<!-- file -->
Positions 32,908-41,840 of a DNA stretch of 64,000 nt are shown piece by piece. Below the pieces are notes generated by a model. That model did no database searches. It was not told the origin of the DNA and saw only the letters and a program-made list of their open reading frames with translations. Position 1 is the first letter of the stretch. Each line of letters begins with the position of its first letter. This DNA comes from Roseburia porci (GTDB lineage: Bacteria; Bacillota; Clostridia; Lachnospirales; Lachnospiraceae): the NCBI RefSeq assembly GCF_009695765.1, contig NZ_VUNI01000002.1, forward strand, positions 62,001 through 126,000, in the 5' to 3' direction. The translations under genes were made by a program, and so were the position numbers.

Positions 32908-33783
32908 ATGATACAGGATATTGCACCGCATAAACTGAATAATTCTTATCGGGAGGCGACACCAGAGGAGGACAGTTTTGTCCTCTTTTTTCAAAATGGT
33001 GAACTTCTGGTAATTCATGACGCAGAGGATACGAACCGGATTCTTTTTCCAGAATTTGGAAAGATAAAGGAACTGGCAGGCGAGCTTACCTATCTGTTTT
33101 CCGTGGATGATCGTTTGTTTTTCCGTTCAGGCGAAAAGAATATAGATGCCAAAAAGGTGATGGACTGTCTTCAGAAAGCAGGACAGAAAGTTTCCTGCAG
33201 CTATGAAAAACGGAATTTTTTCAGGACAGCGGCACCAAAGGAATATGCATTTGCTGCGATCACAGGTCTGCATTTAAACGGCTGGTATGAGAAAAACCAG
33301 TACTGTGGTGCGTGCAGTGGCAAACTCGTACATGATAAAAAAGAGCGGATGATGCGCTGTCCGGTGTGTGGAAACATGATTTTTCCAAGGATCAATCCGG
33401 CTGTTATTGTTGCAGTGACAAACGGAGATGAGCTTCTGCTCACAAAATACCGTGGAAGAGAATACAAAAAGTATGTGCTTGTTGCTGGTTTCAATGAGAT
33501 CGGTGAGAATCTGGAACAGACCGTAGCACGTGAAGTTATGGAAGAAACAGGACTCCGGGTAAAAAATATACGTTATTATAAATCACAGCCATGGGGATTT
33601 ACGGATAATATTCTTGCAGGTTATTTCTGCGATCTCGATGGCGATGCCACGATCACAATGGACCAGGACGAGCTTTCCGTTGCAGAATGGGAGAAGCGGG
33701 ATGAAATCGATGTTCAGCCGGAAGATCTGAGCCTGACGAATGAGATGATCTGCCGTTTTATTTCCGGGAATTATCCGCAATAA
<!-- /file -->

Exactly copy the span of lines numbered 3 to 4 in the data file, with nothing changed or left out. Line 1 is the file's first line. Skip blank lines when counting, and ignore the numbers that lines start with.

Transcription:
32908 ATGATACAGGATATTGCACCGCATAAACTGAATAATTCTTATCGGGAGGCGACACCAGAGGAGGACAGTTTTGTCCTCTTTTTTCAAAATGGT
33001 GAACTTCTGGTAATTCATGACGCAGAGGATACGAACCGGATTCTTTTTCCAGAATTTGGAAAGATAAAGGAACTGGCAGGCGAGCTTACCTATCTGTTTT